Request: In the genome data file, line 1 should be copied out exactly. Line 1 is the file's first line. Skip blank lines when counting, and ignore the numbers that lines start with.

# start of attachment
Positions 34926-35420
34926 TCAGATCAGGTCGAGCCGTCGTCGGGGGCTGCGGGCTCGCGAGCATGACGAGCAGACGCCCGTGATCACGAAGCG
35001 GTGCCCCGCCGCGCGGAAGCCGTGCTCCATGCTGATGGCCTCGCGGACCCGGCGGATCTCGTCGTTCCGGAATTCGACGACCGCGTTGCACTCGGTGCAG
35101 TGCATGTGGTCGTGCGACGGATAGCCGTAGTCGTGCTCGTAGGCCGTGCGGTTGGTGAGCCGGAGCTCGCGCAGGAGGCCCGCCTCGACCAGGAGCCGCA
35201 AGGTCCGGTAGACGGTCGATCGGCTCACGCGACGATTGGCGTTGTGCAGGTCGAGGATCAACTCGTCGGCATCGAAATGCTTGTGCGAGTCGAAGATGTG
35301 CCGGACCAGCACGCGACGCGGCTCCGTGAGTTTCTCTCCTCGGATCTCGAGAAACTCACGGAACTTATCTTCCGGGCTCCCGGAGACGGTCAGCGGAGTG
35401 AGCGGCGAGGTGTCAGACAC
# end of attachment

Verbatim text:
Positions 34926-35420